• John Gelbart

      Great informative video Griff. Certainly puts things in place. Just reiterates “the more I learn, the less I know”, but now I have a clearer picture of what lies ahead in my journey and what my options are.
      Regards, John-G

    • Jack Zukowski

      Excellent addition to my thinking and to looking forward Griff! You are such a great teacher, and always add something to make my playing better. I will probably never be a great hot shot player but following you has made me a so much better player and also enjoying my guitars so much more. Thanks for all you do!


    • Bob Eisenberg

      An excellent video, Mr. Hamlin! Thank you very much! Very helpful to provide focus for future work. Much to do. Much to do.

    • Marek

      Thank you Griff, Fantastic information.
      I got your Course full of wonderful lessons. It has helped me a lot in my guitar playing. Your instruction is super cool. Planning ahead is a great point and I follow that. No rushing just making it perfect, relentlessly like BB King’s solos.
      I use D’Addario 11/50 Chromes on my Gibson Les Paul to get this special sound echoing an idling 50’s Corvette…
      Thank you again

    • Dave G

      Hey Griff, This “ road map” video was great! I feel refocused and re-energized.

    • John Ludwig

      Tell me about the strings your using. I have a Fender Mustang and what I have on there seems stiffer than what it looks like your using.

      • Griff

        I use Ernie Ball 10-46 or 9-42… usually 10-46 (Regular Slinky).

        • John Ludwig

          Thanks for the tip.

    • Dave Delisio

      Griff, awesome video! Really helped me to know where I am at and where I need to go! This has been one of your best eye openers to open a whole new window to escalate my playing! Never have heard anyone make this so clear and easy to understand!!
      Boise, Idaho

    • John

      I learned to play blues solos by purchasing Griff’s Easy Blues Solos DVD and then listening to the solos one at a time until I could remember all of the notes. Then I followed Griff in the video a section at a time until I could play all of the notes. Then I practiced each solo until I could play them by memory without making errors. Then I used my iPhone to record my playing and I discovered pieces of my playing that I could improve. Then I began to embellish them by adding my own notes or by playing different Parts of them at different speeds and kind of made them I to my own solos. Recording your playing, listening to yourself and correcting the little errors is probably the best way to improve your playing.

      • Griff


    • cowboy

      this is a great explanation of soloing…and a guide of how to improve…I really took some time to think about where I am and where I want to go to…this will be a big part of my “plan”…thanks again and be safe til we meet up down the road…later.


      • cowboy

        possible next course?

    • Michael James Adkison

      Hi Griff,

      Great suggestions! My guitar playing is a bit too discombobulated. I’m a singer guitarist in a classic rock band playing mostly rhythm. I enjoy playing lIcks very much, but have limited skills. I leave it to my lead guitarist during our performances. As a kid, I started out learning from Mel Bay music books— reading basic notes and playing simple songs. Fast forward to today, I’m still yearning to become a better guitarist, but have to say I’m a bit lost. Instead of being spread to thin in my learning materials, I’m spread way too wide. I have your Classic Rock Guitar Unleashed; Classic Rock Speed Builders; and Lessons From The Masters. In addition, I keep purchasing a myriad of other study courses and keep noodling back and fourth among them, including a variety of YouTube lessons. However, my guitar playing skills haven’t seen great improvement. It’s seeming more obvious to me with my limited time, I do more of scanning the material rather than drilling down deep for learning. I need a better roadmap for learning rather than noodling around the world all the time.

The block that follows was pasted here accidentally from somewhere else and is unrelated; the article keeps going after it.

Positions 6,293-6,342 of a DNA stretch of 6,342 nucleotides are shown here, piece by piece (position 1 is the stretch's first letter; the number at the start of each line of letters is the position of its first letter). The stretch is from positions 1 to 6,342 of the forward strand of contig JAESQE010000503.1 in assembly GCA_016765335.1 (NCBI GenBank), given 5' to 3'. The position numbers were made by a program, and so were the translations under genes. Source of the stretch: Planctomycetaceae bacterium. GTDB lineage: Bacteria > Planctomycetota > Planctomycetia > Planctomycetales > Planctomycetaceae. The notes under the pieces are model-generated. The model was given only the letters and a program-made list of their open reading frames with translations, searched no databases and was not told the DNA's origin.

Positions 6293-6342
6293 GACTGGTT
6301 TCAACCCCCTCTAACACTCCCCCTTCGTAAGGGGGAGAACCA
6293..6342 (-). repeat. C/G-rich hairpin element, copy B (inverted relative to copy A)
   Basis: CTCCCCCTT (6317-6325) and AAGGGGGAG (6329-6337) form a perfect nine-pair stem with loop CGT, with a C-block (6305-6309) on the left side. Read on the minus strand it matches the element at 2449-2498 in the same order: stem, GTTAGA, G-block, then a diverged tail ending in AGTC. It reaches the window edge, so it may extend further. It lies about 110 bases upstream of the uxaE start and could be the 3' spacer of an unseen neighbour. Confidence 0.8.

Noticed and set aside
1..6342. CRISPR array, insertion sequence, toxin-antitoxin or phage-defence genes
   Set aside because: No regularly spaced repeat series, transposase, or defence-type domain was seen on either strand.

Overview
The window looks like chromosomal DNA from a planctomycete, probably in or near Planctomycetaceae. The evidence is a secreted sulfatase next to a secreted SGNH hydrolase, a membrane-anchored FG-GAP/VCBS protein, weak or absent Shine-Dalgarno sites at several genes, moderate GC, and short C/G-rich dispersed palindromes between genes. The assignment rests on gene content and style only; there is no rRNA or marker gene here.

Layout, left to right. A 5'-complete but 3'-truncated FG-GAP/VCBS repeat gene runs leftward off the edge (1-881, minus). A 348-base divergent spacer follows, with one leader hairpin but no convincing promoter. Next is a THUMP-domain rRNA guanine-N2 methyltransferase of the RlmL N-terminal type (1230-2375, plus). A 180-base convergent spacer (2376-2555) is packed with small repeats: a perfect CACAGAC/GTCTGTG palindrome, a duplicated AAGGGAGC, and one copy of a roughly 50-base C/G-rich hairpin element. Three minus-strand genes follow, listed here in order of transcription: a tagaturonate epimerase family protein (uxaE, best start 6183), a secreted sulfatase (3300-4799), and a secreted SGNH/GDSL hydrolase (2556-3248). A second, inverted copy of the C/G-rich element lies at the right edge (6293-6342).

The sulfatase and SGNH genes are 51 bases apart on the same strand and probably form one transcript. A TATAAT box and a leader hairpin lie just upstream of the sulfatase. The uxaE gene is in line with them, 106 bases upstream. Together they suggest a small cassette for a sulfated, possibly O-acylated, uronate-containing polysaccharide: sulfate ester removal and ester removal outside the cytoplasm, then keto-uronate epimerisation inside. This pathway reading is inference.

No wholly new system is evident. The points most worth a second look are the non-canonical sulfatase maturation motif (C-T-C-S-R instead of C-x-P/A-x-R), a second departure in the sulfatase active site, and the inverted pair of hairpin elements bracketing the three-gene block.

• NedBeatySquealed

      One of your best! Thank you. I play in open tuning (slide). Are there “boxes” in open or just in standard?

    • Blair Barbour


      I am a big fan and have a lot of your courses…how about a dedicated Level 4 course (and a Level 3 as well)…all the best!


    • Tony

      Thanks Griff,

      Helpful as always.

    • Heri Sanchez

      I’ve been monotonously stuck in a Level One rut ( for a year!) This is, exactly, the direction I was looking for, and the advice I needed, to continue to advance through the ‘sub-levels’ and arrive at Level Two. Now, it’s back to work on the rest of the scales! Thanks, Griff

    • Mark

      What a great video! Very clear. It’s wonderful to have a metric to gauge the levels. It’s given me a great idea on how to move forward. Thank you!

    • Rick Hammond


      Love these well-thought out lessons and your perspective on playing and improving. I purchased the Rythm package a few years back and benefitted greatly from that. I mostly play country and gospel in nursing centers(prior to COVID) but I’ve always liked the simplicity of 1-4-5 blues. Great job. Keep them coming!

      Stay well

      Rick in SC